The Indian army has raised the alarm over use of chat and social media apps on smartphones by its personnel and warned them that WeChat could be used by China for snooping.
In a top secret internal communication to all military commanders, the Director General of Military Operations has asked all army personnel and their family members to restrict use of mobile applications, whose servers are hosted outside India, as it can lead to “inadvertent loss of sensitive information”.
Referring to the telecom regulation in China, the note, which has been accessed by dna, says, “Every internet company and telecom operator in China, both foreign and domestic, is held legally liable for all content shared through their platforms.”
The note assumes significance in the light of Centre’s policy to promote domestic manufacturers of telecom products as it is worried that foreign suppliers of telecom equipment, especially Chinese, might indulge in cyber espionage during a crisis or war.
“Applications like WeChat, Weibo and QQ are Chinese equivalent of WhatsApp, Twitter and Facebook messaging applications and pose ‘potent threat’ in the light of Chinese internet and telecom regulation,” the note says, pointing out that WeChat is developed by Tencent Holdings, China. The application is available on all popular mobile platforms including Android, iPhone, BlackBerry, Windows and Symbian.
The app was initially launched as Weixin in China in January 2011 and rebranded as WeChat in April 2012. It is being promoted in India through gaming site Ibibo, in which Tencent holds a stake.
“Its rich features have made WeChat an instant hit globally, its location sharing and cloud based back-up of contacts, information etc on Chinese Servers pose potent threats especially to military users,”the note claims.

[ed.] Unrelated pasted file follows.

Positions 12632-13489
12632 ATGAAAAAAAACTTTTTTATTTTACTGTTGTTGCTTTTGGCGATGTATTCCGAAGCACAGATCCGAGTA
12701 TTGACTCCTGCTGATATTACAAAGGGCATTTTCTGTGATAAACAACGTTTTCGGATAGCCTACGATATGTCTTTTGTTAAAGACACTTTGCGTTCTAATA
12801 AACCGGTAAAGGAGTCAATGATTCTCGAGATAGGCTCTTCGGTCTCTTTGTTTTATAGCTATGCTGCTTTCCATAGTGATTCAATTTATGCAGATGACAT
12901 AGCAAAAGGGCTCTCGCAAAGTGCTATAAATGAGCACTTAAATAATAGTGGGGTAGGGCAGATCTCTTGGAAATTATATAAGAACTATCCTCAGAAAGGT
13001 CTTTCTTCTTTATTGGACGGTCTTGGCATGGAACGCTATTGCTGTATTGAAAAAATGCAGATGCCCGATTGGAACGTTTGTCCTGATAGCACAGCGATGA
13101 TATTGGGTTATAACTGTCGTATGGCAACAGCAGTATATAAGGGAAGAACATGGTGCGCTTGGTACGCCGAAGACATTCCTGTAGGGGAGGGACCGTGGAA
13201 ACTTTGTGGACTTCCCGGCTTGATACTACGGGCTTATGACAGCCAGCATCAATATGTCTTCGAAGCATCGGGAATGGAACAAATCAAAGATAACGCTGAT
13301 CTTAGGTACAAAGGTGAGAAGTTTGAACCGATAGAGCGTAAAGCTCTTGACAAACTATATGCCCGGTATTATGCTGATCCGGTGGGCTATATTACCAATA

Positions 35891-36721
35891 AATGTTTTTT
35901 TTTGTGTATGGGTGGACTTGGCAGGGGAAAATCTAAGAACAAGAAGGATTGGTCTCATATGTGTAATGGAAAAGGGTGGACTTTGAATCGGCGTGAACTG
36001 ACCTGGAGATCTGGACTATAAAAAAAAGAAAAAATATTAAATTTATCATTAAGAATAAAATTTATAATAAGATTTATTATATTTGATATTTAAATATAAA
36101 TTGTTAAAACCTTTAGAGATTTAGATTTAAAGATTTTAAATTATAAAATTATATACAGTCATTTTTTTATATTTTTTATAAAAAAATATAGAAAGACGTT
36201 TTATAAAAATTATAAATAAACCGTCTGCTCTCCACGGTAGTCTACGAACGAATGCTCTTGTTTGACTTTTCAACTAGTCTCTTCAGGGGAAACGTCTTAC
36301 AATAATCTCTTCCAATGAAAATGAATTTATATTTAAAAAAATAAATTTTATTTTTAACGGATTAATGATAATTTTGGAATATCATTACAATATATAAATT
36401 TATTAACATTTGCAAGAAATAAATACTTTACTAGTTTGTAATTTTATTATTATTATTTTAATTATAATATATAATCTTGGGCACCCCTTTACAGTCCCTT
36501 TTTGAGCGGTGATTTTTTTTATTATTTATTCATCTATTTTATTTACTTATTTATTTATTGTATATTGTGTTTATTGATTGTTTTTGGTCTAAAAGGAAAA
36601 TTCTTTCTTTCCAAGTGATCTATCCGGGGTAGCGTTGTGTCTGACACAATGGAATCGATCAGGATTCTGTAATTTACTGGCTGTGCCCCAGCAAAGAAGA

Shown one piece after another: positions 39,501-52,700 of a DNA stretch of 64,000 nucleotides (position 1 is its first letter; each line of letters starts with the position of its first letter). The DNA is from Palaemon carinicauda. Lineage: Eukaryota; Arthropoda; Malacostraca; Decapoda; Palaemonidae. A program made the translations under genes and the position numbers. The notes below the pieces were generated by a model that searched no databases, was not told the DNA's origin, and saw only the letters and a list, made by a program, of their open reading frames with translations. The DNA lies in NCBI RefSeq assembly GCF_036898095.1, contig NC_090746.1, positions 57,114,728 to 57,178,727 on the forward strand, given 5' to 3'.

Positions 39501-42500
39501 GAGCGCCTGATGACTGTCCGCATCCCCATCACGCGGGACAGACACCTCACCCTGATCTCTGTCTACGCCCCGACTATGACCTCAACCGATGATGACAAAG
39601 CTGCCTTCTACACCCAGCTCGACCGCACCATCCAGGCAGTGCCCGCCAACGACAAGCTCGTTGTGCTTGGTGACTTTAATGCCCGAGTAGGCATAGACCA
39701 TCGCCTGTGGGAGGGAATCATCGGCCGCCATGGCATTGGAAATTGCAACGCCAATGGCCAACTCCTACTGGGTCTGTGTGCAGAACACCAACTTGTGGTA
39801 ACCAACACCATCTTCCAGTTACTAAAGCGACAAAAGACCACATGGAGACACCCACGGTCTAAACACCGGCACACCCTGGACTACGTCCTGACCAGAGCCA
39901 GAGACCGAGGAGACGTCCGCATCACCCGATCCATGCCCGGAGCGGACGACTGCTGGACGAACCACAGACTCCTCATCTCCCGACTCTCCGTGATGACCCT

It also cited a study conducted by University of California, which discovered in April 2013 that the code of WeChat, ‘though intended to be private, was left public’. It further points out that security vulnerabilities, which expose private information allow outsiders to fraudulently post messaging from other people’s accounts, were discovered.
“In January 2013, it was revealed that WeChat’s international messages were being censored too. This clearly indicates that all data, even of Indian users, shared through WeChat may be monitored or regulated by Chinese authorities,” the army’s internal note says.
The army claims that the location-sharing feature of the app may be fraudulently used to track and target people, especially those working in defence, scientific, industrial research or other government sectors.
When contacted WeChat for reaction, they declined to comment on the issue.
“This may lead to determination of exact physical location and pattern of movement of person or group. The tracked location may also permeate to related social sites, applications which may become permanent and searchable,”the note states.